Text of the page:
The probability to get your score (5 out of 6 correct) by random guessing is 6/64~9%. Thus we can't exclude the hypothesis that you were clueless on the 5% level. At the same time Matti got 10 out of 10 correct in "Mozart or Salieri?" quiz. The probability to get such score by chance is 1/1024~0.1%. This suggests that he understands some music and his comment on this quiz is the opinion of an expert.

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Post by Harvested Sorrow » Wed Oct 12, 2005 9:42 pm

Cool, I own that Beethoven set. :D

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Post by Simkin » Wed Oct 12, 2005 9:54 pm

Gary wrote:
Simkin wrote:The probability to get 6 out of 6 right by random guessing is 1 in 64. This means that out of 64 people one shall pass as an
expert.
I believe Holden Fourth. So that's 2 out of 64.
First 64 was not the actual number of quiz-takers. The origin of this number is 64=2^6 (the total number of all possible answers to the quiz).

Now, suppose that it was the actual number of quiz-takers, recordered in the database. If to believe Holden Fourth than some results failed to be recordered in the database. This would mean that the fraction of correct answers would be (2 + x) / (65 +y), where x and y are unknown.
As there is no reason to believe that failure to record a test result in the database has any correlation with the score, it is reasonable to assume that unrecordered results do not affect the distribution of scores.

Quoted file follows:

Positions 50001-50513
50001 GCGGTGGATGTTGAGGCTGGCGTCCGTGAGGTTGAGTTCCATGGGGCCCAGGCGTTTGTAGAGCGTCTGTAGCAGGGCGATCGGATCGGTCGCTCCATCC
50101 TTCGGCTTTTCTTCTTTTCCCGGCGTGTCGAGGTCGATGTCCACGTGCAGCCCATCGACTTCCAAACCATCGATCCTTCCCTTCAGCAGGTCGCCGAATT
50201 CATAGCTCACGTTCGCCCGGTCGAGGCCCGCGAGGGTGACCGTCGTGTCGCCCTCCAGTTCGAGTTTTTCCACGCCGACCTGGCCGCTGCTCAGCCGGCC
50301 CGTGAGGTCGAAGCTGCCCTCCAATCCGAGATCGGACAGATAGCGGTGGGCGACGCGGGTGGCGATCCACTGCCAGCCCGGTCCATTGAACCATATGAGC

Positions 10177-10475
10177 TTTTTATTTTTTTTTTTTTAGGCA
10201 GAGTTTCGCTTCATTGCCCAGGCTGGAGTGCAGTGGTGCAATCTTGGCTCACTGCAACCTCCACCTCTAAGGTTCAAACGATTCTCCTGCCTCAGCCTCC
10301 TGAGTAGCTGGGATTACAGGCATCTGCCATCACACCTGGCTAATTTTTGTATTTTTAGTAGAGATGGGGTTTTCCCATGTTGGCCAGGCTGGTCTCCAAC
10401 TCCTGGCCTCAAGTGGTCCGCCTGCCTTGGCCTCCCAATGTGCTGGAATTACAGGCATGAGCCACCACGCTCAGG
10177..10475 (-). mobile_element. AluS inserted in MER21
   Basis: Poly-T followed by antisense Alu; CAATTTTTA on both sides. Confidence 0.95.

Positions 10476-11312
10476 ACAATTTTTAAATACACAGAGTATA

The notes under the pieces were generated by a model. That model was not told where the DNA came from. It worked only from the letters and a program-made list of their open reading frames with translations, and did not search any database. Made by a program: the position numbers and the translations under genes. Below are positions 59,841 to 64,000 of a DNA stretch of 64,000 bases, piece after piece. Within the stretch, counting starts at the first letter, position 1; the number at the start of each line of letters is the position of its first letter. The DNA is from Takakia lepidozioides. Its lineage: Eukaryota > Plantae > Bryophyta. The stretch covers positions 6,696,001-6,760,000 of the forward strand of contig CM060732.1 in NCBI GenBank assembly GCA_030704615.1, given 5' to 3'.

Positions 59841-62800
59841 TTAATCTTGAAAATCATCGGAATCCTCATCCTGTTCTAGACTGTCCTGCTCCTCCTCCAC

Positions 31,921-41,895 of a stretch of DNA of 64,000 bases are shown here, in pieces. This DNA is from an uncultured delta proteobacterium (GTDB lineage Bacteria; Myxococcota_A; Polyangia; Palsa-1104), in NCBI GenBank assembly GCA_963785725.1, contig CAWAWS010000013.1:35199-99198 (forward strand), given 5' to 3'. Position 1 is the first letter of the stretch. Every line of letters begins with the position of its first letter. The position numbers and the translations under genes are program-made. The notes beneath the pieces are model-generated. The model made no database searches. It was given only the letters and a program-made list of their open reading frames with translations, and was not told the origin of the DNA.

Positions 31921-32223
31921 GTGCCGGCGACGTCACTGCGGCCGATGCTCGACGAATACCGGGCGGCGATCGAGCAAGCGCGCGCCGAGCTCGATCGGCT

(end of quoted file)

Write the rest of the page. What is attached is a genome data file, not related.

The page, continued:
Last edited by Simkin on Wed Oct 12, 2005 10:05 pm, edited 1 time in total.

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Post by Simkin » Wed Oct 12, 2005 10:01 pm

Gary wrote:Well, if you're so sane, Simkin, why not share your philosophy with us? I'm perfectly willing to listen. Believe it or not, I'm probably your biggest supporter.
It is too long a topic for the forum. Some ideas are described in these articles:

Theory of Aces: Fame by chance or merit?
Authors: M.V. Simkin, V.P. Roychowdhury
http://arxiv.org/abs/cond-mat/0310049

Copied citations create renowned papers?
Authors: M.V. Simkin, V.P. Roychowdhury
http://arxiv.org/abs/cond-mat/0305150

Read before you cite!
Authors: M.V. Simkin, V.P. Roychowdhury
http://arxiv.org/abs/cond-mat/0212043

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Post by Sporkadelic » Thu Oct 13, 2005 9:18 am

I got 5 of 6, missing the Verdi which seems to have given more than one of us trouble. Mostly, I chose the performance I thought was the better one. In one or two instances I may have been swayed by production quality. If I heard more detail in a "famous" orchestral performance, was it the conductor bringing it out, or the low-budget "non-famous" production quality obscuring that detail (less care taken over mic placement, less rehearsal time & opportunity for retakes)? Perhaps a bit of both.

The Brahms Concerto excerpt was easy. How many non-famous pianists recorded warhorse concerti in the pre-tape days? Bulva seemed quite alright in this, but I think he had much the worse of the comparison for his metronomic Moonlight.

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Re: quiz results